But, what happens if a person wants to be saved, but God has not chosen to save them? I have been asked that question several times. God has this list of the elect. I want to be saved, I am trying to be saved, but for some reason I am not on the list. What happens then? That cannot happen. If you want to be saved, if you are trying to be saved, you already have the Holy Spirit, otherwise you would not want those things, and having the spirit you will be finally and truly saved.
If a person really wants to be saved, they will believe on Jesus and God will save them according to His promise. But the reason they believe is that God “chose them in Christ before the foundation of the world.”
God selects, elects, chooses, those with whom He will enter into a covenant of blessing, without regard to their merit, worth, or intrinsic goodness.
The Lord chose a pagan, Abraham, in the city of Ur, and promised him land, innumerable descendants, and that his offspring would bless the world. Why Abraham? Because God decided on Him. The Lord chose the people of Israel to rescue from bondage in Egypt. He gave them the Law and the land of Canaan. This selecting of Israel had nothing to do with their innate worthiness. “How odd of God to choose the Jews” the poem goes. They did not have Roman legal ability, Assyrian military prowess, or Greek philosophical acumen. In fact, in the Psalms God says that He chose the Jews because they were weakest, most backward people, and thus he could show his power in their weakness.
And God chose you in Jesus Christ. God predestined you for forgiveness of sin, holiness, adoption into His family, and everlasting life. Why you? Why me? I don’t know. Because He did.
That is predestination. Total depravity and Unconditional Election are part of predestination. But we must admit most Americans do not much like this doctrine. As a nation, we tend to celebrate making our own choices and going our own way. We might even argue that predestination is not democratic. In a political democracy everybody gets to vote. It seems logical then that when it comes to the matter of salvation everyone should get a vote. But heaven is not a democracy. God is sovereign lord of the universe, and God has a plan for the universe. Part of that plan is to create a family for Himself—a family, not of angels (not of seraphim and cherubim)—but of sinful, fallen men, women, boys and girls—sinners who are not worthy of the least of God’s mercies.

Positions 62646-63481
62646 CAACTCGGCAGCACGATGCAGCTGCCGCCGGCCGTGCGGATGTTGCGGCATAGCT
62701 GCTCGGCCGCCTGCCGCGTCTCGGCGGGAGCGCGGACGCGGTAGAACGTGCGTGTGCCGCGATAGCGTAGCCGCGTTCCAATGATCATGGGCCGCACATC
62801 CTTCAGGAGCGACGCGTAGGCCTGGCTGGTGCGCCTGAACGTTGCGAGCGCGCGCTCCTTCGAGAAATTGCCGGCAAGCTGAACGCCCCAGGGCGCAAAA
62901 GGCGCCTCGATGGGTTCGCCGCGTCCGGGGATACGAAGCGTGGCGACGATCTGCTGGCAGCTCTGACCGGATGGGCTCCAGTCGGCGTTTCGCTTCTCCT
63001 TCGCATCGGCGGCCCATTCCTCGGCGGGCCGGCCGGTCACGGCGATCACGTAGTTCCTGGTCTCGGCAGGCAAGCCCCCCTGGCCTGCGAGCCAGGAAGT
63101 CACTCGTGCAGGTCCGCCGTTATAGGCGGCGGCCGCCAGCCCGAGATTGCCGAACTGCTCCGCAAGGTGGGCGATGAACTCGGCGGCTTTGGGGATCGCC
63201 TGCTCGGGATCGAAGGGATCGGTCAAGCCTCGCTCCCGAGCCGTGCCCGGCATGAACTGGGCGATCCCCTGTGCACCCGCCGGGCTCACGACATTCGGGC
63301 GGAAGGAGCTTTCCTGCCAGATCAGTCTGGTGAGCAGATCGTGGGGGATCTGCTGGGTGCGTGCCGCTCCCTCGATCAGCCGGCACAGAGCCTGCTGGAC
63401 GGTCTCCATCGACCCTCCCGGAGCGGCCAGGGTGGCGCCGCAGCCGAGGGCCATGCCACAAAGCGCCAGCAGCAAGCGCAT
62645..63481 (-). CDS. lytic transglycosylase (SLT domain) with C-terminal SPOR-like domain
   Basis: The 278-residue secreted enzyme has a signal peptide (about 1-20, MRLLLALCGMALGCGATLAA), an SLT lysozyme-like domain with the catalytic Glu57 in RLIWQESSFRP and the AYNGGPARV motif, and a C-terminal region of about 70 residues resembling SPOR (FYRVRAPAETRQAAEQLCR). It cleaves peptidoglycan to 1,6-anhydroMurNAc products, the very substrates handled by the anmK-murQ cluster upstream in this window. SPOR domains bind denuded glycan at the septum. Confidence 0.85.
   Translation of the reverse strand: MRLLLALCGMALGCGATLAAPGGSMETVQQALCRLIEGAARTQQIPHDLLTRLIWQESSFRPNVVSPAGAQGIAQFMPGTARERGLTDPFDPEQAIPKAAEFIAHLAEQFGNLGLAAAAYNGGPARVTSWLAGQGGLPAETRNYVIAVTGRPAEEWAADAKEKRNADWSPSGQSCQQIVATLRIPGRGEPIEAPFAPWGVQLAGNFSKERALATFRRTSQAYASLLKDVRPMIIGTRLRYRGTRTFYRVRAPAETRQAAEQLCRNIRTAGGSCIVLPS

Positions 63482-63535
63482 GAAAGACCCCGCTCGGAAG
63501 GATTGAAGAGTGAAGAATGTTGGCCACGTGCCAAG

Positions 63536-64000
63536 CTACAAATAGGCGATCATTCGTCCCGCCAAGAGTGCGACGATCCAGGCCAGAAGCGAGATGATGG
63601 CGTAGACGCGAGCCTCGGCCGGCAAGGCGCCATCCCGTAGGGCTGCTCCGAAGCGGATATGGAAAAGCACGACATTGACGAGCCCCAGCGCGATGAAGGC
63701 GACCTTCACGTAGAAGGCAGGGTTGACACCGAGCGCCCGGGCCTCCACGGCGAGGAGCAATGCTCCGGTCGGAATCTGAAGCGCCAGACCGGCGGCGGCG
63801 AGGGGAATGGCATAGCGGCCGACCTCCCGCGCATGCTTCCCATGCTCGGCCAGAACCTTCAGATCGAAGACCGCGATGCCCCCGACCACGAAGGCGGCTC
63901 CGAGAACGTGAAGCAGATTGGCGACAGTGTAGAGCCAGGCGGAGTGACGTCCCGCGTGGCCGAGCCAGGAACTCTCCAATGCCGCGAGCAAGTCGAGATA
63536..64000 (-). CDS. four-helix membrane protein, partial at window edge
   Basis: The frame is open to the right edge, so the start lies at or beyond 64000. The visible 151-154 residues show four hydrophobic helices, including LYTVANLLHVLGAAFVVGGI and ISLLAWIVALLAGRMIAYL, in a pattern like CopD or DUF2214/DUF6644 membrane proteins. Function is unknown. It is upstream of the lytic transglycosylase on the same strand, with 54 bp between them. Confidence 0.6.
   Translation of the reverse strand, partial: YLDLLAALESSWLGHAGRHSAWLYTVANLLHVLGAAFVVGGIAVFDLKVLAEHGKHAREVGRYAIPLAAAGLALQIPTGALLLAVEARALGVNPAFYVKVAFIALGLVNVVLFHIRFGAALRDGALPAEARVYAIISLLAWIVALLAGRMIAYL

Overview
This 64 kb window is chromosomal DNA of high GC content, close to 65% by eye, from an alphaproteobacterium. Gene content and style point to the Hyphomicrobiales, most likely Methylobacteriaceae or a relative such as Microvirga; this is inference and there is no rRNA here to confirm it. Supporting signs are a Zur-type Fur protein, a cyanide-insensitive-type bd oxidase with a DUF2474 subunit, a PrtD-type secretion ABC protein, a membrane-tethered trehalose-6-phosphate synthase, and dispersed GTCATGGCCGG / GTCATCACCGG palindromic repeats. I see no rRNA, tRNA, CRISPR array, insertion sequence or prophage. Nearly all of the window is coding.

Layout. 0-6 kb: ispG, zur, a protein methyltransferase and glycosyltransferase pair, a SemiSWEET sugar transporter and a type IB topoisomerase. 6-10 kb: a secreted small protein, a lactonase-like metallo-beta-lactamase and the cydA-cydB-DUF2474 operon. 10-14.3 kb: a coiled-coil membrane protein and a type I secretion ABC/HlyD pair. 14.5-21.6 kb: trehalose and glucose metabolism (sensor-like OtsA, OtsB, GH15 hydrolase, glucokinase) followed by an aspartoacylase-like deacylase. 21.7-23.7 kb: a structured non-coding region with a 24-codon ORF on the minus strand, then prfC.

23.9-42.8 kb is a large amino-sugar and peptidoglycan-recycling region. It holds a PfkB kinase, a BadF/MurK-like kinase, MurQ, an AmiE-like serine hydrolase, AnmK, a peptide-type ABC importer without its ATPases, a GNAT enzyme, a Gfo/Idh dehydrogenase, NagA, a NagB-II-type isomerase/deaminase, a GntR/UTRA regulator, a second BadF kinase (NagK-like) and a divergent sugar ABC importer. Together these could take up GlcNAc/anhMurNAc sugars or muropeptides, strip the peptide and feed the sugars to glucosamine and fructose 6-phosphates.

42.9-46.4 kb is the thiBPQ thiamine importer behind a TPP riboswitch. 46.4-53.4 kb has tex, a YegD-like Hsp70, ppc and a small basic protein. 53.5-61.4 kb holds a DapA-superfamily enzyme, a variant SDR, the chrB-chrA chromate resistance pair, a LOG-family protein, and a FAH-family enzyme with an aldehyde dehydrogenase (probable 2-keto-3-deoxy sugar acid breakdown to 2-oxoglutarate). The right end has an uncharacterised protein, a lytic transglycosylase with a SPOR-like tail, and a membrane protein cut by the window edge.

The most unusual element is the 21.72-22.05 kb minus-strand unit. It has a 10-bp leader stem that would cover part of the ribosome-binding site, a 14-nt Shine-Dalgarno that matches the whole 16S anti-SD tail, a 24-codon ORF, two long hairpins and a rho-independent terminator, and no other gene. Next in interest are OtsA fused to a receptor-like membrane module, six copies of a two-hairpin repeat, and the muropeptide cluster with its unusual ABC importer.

God adopts us into his family. He gives us the rights and privileges that go along with being a member of his family.
Take an example. When Theodore Roosevelt was president of these United States, back at the beginning of the twentieth century, he had six children. These children added a new dimension to the White House, because Theodore always gave them access and attention no matter what he is doing. Important meetings with foreign ministers were interrupted by a child running in and saying, “Daddy, Daddy, Daddy, I want you to see this picture I just drew.” The President’s children could talk to him whenever they wanted, because they were his children..
Our heavenly daddy is far more than a president. He is the sovereign lord of the universe. But he is still our daddy and we have access to him, because he has chosen us.
That is the greatest blessing and privilege that anyone could ever have. We are the children of God. Remember what salvation is about. Salvation is not merely freedom from the slavery and misery of sin. It is that, but it’s much more. The focus of grace is not just on the negative—salvation from sin. Salvation brings us into the presence and family of God, and gives us all the liberties and privileges of that family.
We read, “See what kind of love the Father has given to us, that we should be called children of God; and so we are” (1 John 3:1). Some folks want to spend their time looking for faults among God’s people. I hear this sometimes. “I don’t want to go to that church because they are just a bunch of hypocrites over there.” I could say some unkind things in reply to that statement, but I do not want to be unkind. Instead, I say something like, “the church is for sinners and so we should not be surprised when we find sinners in the church.” But this verse from I john would point us in another direction.
Our heavenly Father wants us to look up and away from ourselves, so that we can see, not our sins, but our Father’s boundless love. Most people do not look at God’s love at all. They look at themselves and think “How good am I” and they look at others and think “How wicked are they.” As God’s children we should focus the love of God that has always known us and chosen us.
Predestination is a doctrine of love. God loved you so much that he pardoned your sins and adopted you into his family. That makes predestination into the sweetest word any believer ever hears. It is a sweet word for us because it means that we are loved, unique, safe, and secure. We have value and purpose and meaning.
It is interesting to note that whenever the Apostle Paul discusses Predestination, he does so with overwhelming joy. In v3, he praises the God who has predestined us. He gives thanks to God for having been chosen. This is exciting. This is great. It is great for you and me also. We ought to be excited about being predestined. Amen.
If you have questions or comments, email Tony Grant